What areas does AI encompass?
AI is an ecosystem, where we can include technologies such as data mining, natural language processing (NLP), Deep Learning, Predictive and Prescriptive Analysis and many more. In this ecosystem we also find technologies that regularly assist in our daily lives such as recommendation systems which Netflix and AirBnb base themselves on.
All of these technologies are characterized by generating data which, if analyzed correctly, can offer great value and understanding. Due to this, one can say that artificial intelligence lies at the convergence of all these solutions.
Additionally, AI is closely linked to the four pillars of innovation and digital transformation: cloud computing, mobility, social analytics and Big Data as it powers some of the main accelerators of this transformation; including Cloud Computing, Cognitive Systems, the Internet of Things (IoT), Cybersecurity and Big Data technologies.
Digital transformation pillars
The technology sector is transforming into a sector of understanding. In order to take anything away from this understanding it is important to have technologies and “real-life” applications that are deeply connected. This is what we call the “digital economy”. As mentioned earlier, this transformation is based on four fundamental pillars:
- Cloud computing
- Social Analytics
- Big Data Analytics
These technologies and innovations are the true driving forces behind a digital transformation and they are so closely tied with AI that they sometimes get confused with AI itself. These four pillars support the “accelerators” of innovation.
The main accelerators are:
- Cognitive services
- Big Data
All of these technologies are ever-present in our daily lives. Cognitive services aim to imitate rational human processes. They analyze large amounts of data that is created by connected systems, and offer tools that have diagnostic, predictive and prescriptive capabilities that are capable of observing, learning and offering Insights. They are closely orientated with the contextual and human interaction. For this, the challenge for Artificial Intelligence is to design the technology so that people can interact with it naturally. This involves developing applications with “human behavior”, such as:
- Listening and speaking, or rather the ability to turn audio to text and text to audio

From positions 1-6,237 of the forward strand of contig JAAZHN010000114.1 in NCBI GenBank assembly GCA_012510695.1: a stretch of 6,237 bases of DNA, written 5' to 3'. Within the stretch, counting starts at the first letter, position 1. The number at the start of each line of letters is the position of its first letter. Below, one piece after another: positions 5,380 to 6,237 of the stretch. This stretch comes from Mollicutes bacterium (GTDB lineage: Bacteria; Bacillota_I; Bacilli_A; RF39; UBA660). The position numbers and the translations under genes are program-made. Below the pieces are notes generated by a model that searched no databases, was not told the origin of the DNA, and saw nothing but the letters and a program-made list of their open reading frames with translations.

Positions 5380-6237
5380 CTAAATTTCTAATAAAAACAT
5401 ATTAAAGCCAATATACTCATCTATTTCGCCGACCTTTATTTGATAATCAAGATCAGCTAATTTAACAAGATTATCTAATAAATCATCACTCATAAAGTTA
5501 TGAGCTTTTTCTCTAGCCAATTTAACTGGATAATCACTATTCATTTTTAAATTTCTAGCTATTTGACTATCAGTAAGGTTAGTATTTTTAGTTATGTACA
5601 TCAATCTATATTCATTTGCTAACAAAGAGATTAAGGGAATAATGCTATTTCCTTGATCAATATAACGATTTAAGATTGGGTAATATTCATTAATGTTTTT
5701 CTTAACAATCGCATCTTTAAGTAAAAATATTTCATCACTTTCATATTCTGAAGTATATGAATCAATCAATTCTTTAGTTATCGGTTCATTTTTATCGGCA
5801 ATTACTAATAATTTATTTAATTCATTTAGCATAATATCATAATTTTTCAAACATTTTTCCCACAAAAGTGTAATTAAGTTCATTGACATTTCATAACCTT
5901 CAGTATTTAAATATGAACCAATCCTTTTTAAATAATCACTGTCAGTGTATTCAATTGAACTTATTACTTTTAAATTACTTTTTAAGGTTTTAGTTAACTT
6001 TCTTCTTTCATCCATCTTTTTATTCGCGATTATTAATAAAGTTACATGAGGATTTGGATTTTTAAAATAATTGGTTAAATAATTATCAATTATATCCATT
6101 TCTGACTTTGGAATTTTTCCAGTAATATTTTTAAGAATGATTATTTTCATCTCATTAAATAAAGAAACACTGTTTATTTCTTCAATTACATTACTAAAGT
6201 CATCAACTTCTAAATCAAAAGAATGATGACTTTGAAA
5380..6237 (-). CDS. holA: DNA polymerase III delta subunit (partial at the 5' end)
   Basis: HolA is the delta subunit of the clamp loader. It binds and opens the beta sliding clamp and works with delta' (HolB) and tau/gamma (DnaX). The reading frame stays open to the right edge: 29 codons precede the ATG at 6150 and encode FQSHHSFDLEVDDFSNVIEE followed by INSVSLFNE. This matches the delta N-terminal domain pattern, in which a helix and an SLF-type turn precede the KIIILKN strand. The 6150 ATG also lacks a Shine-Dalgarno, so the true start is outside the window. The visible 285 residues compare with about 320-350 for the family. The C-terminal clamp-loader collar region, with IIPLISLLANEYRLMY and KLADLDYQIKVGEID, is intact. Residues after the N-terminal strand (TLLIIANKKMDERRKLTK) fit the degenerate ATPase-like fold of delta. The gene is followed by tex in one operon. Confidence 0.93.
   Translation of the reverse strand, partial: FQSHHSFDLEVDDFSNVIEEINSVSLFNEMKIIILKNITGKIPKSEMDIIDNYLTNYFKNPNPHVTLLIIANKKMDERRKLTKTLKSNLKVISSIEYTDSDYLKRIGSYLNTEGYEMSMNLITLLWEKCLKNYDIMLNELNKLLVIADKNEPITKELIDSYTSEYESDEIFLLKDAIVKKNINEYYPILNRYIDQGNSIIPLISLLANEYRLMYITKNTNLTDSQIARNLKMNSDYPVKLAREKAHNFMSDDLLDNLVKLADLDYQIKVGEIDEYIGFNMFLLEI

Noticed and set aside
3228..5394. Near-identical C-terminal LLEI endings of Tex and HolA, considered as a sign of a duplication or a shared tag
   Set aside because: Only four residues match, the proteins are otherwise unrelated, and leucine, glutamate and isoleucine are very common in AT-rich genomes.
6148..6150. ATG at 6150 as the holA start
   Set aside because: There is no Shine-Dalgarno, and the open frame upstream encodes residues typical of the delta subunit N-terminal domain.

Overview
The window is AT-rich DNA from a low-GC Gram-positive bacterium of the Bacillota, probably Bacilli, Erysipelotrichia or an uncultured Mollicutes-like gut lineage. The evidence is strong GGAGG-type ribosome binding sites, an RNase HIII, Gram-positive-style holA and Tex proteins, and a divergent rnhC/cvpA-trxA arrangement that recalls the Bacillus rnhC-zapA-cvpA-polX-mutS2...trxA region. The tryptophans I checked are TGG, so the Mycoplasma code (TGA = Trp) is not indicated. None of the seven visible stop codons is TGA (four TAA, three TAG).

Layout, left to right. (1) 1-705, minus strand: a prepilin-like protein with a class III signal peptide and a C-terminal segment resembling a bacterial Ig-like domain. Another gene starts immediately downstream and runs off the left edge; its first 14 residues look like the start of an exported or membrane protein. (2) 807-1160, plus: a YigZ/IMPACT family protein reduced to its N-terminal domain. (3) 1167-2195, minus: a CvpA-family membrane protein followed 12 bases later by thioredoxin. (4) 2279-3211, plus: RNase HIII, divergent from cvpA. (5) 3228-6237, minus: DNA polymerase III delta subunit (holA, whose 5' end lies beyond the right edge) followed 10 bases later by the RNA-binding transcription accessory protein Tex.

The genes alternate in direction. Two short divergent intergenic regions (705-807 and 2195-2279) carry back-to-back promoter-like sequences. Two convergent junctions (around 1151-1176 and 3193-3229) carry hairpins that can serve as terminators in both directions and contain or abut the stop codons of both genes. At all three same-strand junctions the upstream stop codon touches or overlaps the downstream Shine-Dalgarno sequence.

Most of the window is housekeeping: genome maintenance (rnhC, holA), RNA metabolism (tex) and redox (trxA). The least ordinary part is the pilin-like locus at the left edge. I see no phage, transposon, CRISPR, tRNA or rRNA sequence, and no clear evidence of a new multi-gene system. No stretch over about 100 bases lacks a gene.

- Natural Language Processing (NLP). Text is not just a combination of keywords, a computer needs to understand grammatical and contextual connections too
- Understanding emotions and feelings (“sentiment analysis”). To create empathetic systems capable of understanding the emotional state of a person and to make decisions based on this.
- Image recognition. This consists of finding and identifying objects in an image or video sequence. It is a simple task for humans, but a real challenge for machines.
Cybersecurity is also moving towards a more holistic focus, one that considers its environment and a more human dimension. Above all, it is becoming more proactive. Rather than waiting for a cyber-attack to happen, the key is in prediction and prevention. Now, AI can be used to detect patterns in the data and take action when alerts arise.
Internet of Things and Big Data
What about the Internet of Things and Big Data? In this case, the amount of data that is being created is clear, as is the fact that it is happening rapidly and often in unstructured forms. This can include data from IoT sensors, social networks, text files, images, videos and sound. Now AI tools such as data mining, machine learning and NLP mean that it is possible to turn this data into useful information.
Artificial Intelligence is a very broad term and encompasses many processes and technologies that can be applied in various industries. Companies must be able to explain simply the type of AI they are incorporating inorder to displace confusion surrounding the terms, which will make it a more accesible technology.